How can one "start" to love cycling as a hobby again after losing interest in it after having bad experience(s)? — Since having a car-on-bike accident and subsequently not riding for quite some time, I've lost the love of cycling: I'm not afraid/angry/stressed when on a bike (at least not any more than before the crash, anyway), so I don't feel that I have some sort of PTSD/confidence issues. Nevertheless, I don't have a desire to cycle: It just feels like a way to get from point A to point B.

My situation is of course in no way unique (cf. CyclingTips or Sticky Bottle) and is definitely related to accident recovery, so I thought there might be common methods for "learning to love" cycling again — am I right?


Strangely enough, even before the accident, my love of riding was directly connected with riding my bike-- not just any bike. I even bought a bike which is even "cooler" (to me) than the bike I had before, thinking that it would help get me motivated to ride again, but it didn't work; Might it be possible that I actually never really had a love of cycling per se but rather a love for my bicycle?

  • Two questions: 1) Why did you cycle before, as transport (commuting), socially (with a club), competitively, or just riding around because it was fun? 2) Do you, or did you, watch or follow any cycling on TV? Like the Giro d'Italia, Tour de France, Vuelta a Espana, or any of th track cycling in the recent olympics? Commented Sep 6, 2016 at 8:47
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    1) it started as "transport" (saving time/money/burnt hydrocarbons/stress/health) but it developed into "riding around because it was fun", namely loving the freedom that having two human-powered wheels gives you. 2) While I respect professional/competitive riders, I was never interested in watching them: I would've rather spent time on my own bike rather than watching others. Commented Sep 6, 2016 at 11:58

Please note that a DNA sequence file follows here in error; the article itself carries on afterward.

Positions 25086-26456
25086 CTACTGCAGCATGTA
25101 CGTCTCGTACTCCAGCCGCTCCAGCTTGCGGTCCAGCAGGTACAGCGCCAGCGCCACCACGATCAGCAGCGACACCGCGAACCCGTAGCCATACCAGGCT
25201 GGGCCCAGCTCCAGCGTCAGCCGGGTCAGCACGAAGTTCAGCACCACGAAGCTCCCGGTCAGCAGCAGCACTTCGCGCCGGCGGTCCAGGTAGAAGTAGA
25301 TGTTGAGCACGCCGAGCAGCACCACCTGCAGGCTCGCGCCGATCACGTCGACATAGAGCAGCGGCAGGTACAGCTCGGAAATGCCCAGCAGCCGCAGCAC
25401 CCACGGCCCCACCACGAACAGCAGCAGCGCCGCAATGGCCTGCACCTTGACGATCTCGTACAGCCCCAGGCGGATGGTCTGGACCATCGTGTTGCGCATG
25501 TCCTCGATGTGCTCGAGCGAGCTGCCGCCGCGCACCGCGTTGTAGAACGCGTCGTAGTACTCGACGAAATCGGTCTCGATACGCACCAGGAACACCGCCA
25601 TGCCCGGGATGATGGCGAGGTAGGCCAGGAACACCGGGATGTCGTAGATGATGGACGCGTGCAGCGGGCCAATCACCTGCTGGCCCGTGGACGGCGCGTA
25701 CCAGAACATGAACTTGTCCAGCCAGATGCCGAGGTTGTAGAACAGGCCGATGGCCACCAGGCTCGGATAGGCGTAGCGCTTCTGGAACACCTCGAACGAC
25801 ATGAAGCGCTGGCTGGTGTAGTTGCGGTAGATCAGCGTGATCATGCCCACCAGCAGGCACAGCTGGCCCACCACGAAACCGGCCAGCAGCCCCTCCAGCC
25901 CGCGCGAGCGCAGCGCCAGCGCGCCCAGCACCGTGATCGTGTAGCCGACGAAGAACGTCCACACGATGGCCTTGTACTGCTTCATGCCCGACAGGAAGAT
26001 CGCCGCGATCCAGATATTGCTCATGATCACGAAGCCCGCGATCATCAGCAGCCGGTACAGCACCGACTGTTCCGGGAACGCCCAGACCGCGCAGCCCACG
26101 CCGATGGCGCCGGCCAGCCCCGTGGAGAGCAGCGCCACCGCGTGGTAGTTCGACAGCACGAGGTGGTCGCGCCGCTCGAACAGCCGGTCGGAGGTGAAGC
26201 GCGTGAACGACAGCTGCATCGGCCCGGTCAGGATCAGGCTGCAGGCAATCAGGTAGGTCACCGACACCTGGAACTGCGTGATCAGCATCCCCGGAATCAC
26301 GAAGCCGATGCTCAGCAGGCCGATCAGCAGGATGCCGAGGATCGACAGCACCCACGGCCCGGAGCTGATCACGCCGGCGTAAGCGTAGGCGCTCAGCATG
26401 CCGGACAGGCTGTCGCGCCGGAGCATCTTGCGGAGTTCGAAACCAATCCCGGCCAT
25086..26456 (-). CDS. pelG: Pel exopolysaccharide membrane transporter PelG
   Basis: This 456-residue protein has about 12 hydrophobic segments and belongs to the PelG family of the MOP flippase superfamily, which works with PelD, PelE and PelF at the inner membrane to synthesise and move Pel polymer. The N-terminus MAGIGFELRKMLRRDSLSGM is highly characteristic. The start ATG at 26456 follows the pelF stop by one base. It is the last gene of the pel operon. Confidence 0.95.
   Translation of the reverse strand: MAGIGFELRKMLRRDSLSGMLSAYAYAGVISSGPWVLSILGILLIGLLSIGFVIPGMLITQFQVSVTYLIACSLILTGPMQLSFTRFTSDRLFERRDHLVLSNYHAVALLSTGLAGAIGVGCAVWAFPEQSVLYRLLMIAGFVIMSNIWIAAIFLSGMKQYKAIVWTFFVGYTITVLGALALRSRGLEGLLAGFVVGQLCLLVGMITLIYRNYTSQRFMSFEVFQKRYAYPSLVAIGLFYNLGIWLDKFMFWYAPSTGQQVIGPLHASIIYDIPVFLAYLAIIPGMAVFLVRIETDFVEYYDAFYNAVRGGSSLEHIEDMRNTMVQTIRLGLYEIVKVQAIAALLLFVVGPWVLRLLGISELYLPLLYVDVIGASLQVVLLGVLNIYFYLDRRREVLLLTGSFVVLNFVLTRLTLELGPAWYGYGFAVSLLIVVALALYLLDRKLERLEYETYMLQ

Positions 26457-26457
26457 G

5 Answers 5


Since having a car-on-bike accident last year due to me performing an Idaho stop, and the driver not stopping at all, I feel like my riding habits have changed a lot, and I realized how bad other people's riding habits tend to be. I don't always put my foot down when getting to an intersection, but I usually come to a stop and do a trackstand for a split second to make sure things are safe. Commuting on roads definitely isn't as fun as it was before the accident. I'm definitely a lot more alert when riding, even though, like you, I don't really feel anxious, afraid, or stressed when riding.

This year I've altered my commuting route a bit to stay away from busy roads. Partly because I feel like getting away from traffic is safer, and partly because it's an easy way to pad my trip with extra distance, which is something I've wanted to do anyway.

I definitely recommend finding a group to ride with if you don't currently ride in a group. Seeing some friendly faces and having somebody to push you to ride faster/harder can be a great motivator. Having plans with friends to ride means that it's harder to just cancel if you don't feel like it, because they expect you to be there.

I think the best thing is to just get out on the open road, away from traffic and other distractions. Having a route where you can cycle for a long period of time without having to stop can be quite enjoyable and relaxing. The rides where I have to stop every 2 minutes for a light definitely aren't enjoyable, and I do them out of necessity. The rides where I'm not going anywhere and just riding for the sake of riding my bike are what really bring out the enjoyment in cycling.